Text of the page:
In a year when we have all had to contend with a global pandemic, it would have been easy to forget those most in need of our help and become more insular. That’s why Lloyds Banking Group and the College of Social Sciences have partnered with the charity Entraide to offer a telephone befriending scheme to refugees.
Entraide works alongside asylum seekers, refugees, migrant workers, and their dependants in the UK to facilitate their integration into society. Founded and directed by Felix Kupay, alumnus of University of Birmingham with an MA in Social Policy and an MSc in International Development, Entraide was established as a response to the growing need for support for newcomers to the UK to help them to gain the knowledge and access the support and advice they need.
Lockdown regulations mean Entraide, like so many charities, have been unable to offer a number of their face to face services, including the social and recreational events. These services are so important to the people Entraide support who, even before the pandemic, often face loneliness and isolation. The telephone befriending scheme was developed to give colleagues from both Lloyds Banking Group and the College of Social Sciences the opportunity to be matched with one of the people Entriade support and keep in regular contact through the pandemic - helping to combat feelings of isolation, as well as signposting local services and support.
Both institutions have been inspired by the generosity and empathy of their colleagues, particularly during such trying times, over the last year, and unsurprisingly many colleagues again volunteered their time to support those new to the country.
The University of Birmingham and the College of Social Sciences have many areas of research into migration and diversity, including the Institute for Research into Superdiversity (IRiS), a research centre dedicated to answering the globally, nationally and locally important questions that emerge at the nexus of migration, faith, language, ethnicity and culture. Elsewhere, the Head of the College of Social Sciences, Professor Richard Black conducts research into migration from across the globe, with a particular focus on climate change and extreme weather events. As a college, we are dedicated to the support of migrants through academic resources and working with organisations like Entraide to provide practical and personal support.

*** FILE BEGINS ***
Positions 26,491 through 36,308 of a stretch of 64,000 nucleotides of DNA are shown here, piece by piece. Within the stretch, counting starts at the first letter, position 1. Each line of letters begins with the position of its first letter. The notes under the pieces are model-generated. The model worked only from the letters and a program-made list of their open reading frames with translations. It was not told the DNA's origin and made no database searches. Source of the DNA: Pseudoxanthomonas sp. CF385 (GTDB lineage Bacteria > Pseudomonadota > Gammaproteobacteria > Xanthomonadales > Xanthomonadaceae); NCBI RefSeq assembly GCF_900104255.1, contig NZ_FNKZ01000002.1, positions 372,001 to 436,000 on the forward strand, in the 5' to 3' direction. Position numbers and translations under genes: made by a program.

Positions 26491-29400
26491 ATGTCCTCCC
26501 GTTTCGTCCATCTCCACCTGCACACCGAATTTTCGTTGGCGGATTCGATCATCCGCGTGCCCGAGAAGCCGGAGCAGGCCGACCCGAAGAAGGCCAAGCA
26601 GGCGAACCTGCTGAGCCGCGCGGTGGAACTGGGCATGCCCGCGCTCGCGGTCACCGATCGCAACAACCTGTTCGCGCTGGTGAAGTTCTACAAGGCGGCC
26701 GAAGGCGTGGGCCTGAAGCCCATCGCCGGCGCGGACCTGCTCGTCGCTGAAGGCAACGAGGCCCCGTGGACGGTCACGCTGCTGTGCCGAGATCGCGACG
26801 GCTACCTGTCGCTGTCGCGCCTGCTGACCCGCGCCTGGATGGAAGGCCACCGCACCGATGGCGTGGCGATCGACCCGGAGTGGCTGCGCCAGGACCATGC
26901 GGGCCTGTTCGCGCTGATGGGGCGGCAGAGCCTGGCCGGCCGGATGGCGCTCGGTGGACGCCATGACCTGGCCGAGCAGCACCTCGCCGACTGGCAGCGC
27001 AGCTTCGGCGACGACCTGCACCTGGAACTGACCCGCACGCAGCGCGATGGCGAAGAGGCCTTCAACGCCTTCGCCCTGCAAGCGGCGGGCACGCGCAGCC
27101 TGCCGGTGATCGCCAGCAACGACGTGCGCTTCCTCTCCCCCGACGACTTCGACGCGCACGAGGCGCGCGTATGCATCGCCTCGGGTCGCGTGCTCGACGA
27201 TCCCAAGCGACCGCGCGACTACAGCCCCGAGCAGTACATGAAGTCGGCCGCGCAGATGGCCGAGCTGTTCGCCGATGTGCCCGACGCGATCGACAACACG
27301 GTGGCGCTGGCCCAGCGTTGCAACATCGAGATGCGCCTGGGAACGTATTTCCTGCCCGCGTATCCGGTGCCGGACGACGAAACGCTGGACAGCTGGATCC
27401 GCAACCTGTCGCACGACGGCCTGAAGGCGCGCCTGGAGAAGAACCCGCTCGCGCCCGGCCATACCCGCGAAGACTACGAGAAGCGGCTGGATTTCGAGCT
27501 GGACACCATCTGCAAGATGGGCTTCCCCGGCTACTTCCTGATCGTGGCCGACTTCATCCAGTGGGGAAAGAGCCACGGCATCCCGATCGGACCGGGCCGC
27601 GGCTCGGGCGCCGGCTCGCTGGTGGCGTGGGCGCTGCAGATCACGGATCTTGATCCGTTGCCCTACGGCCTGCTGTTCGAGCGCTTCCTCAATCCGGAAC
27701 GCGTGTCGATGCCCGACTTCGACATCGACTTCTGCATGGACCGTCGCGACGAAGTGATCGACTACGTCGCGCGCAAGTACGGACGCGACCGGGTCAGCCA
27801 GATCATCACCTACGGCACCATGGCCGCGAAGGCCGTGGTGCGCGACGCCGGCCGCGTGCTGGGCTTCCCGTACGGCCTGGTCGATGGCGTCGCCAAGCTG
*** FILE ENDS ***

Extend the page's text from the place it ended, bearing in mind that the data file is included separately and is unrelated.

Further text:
Building on shared values between Lloyds Banking Group and the University of Birmingham, and the two institutions’ relationship spanning over 100 years, the befriending service has run during the pandemic period and has seen huge success both in the support offered to migrants and the learning and skills gained by the befrienders from both organisations.
Lloyds Banking Group’s involvement in the scheme puts power behind their assertions of Helping Britain Prosper, showing they are acting upon long held beliefs in responsible business and the betterment of society. Having Lloyds colleagues involved in the scheme, fully supported by the wider business, alongside those from the College of Social Sciences, evidences a strong partnership based on a like-minded drive for creating positive change, particularly for the most vulnerable among society.
Befrienders have reported increased empathy, listening skills and a renewed appreciation for issues and challenges faced by those new to the country, particularly during COVID-19. Service users described the experience as like gaining a friendship and said how beneficial just being able to talk to someone was to them. One service user commented: “I have many issues which my befriender tried to help me with but most of all the talking reassured me that even with all my problems, someone cares and things will get better”.
Every year, the organisers at Entraide celebrate the festive season with their service users by gathering in a community space and celebrating with food, games and small gifts. But 2020’s Christmas looks very different. This time, Entraide are asking instead for donations to continue their fantastic work and make a difference to the lives of migrants who are often left isolated, lonely and vulnerable at this time of year. If you would like to donate, you can do so here.